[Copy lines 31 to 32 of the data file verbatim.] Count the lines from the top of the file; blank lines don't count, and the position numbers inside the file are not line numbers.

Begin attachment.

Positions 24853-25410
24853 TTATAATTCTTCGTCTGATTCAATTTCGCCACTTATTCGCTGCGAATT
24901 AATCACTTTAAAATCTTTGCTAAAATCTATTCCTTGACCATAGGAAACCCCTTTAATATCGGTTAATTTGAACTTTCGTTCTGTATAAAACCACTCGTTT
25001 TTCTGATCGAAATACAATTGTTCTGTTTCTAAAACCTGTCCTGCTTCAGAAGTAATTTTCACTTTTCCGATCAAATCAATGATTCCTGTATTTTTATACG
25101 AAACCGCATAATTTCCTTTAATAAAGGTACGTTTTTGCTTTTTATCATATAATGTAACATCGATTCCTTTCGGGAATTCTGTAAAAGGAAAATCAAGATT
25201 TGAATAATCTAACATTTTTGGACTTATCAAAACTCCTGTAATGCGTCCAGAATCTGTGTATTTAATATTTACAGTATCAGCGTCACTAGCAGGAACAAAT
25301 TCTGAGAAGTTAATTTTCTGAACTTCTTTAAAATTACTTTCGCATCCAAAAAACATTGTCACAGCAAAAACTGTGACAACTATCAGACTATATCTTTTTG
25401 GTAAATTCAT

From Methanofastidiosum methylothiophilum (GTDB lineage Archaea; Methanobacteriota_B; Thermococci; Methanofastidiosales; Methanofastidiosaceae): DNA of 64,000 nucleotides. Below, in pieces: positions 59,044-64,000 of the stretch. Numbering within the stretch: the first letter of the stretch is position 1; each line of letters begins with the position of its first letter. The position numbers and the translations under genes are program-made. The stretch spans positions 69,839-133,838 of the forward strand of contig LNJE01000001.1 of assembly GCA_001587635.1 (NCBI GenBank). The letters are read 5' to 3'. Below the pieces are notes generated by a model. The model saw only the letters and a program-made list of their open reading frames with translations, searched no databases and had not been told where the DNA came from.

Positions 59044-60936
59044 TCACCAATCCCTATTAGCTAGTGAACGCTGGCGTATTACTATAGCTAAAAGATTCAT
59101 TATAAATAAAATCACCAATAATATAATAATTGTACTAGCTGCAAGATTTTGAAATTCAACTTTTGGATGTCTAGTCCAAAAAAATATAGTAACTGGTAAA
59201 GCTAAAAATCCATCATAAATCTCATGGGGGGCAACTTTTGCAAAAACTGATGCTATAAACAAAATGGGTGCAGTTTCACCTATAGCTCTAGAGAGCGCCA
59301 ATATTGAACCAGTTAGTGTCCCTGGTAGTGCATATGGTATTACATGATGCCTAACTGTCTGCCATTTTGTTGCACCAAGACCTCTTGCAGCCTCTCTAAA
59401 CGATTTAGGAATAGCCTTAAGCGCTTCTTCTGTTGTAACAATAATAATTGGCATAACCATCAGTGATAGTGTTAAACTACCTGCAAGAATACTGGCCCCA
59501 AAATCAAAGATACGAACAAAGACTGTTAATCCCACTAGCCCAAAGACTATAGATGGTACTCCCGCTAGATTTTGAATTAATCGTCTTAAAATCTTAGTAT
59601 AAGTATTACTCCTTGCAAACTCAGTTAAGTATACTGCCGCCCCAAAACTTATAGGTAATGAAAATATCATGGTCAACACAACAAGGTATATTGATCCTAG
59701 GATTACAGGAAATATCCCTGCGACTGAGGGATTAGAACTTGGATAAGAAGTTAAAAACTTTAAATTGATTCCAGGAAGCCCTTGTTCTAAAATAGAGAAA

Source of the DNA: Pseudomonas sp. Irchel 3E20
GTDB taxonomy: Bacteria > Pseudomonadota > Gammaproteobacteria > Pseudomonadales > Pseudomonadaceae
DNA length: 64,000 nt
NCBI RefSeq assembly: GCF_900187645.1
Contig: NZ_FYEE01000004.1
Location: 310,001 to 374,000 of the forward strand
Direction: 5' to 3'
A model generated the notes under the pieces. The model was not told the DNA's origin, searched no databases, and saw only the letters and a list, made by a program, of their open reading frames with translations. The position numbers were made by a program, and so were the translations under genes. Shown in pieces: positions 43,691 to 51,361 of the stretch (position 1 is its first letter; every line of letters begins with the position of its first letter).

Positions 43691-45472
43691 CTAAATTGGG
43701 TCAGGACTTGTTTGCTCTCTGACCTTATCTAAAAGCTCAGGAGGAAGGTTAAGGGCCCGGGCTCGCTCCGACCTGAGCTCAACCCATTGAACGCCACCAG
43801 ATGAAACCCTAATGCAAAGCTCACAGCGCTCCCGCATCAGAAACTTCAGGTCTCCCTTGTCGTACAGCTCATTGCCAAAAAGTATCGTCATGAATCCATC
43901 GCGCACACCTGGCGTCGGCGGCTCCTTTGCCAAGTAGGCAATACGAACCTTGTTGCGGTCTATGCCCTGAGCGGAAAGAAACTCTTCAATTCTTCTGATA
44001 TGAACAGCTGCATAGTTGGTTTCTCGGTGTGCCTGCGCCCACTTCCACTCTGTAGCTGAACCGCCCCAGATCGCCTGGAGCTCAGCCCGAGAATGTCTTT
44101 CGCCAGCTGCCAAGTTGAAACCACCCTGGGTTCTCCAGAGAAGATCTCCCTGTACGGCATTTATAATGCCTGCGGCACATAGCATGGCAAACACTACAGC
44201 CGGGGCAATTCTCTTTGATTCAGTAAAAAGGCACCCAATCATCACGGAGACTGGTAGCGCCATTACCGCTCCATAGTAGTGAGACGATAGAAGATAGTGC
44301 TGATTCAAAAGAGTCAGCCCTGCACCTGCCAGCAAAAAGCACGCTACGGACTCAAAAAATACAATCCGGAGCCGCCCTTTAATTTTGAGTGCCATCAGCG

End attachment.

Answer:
43901 GCGCACACCTGGCGTCGGCGGCTCCTTTGCCAAGTAGGCAATACGAACCTTGTTGCGGTCTATGCCCTGAGCGGAAAGAAACTCTTCAATTCTTCTGATA
44001 TGAACAGCTGCATAGTTGGTTTCTCGGTGTGCCTGCGCCCACTTCCACTCTGTAGCTGAACCGCCCCAGATCGCCTGGAGCTCAGCCCGAGAATGTCTTT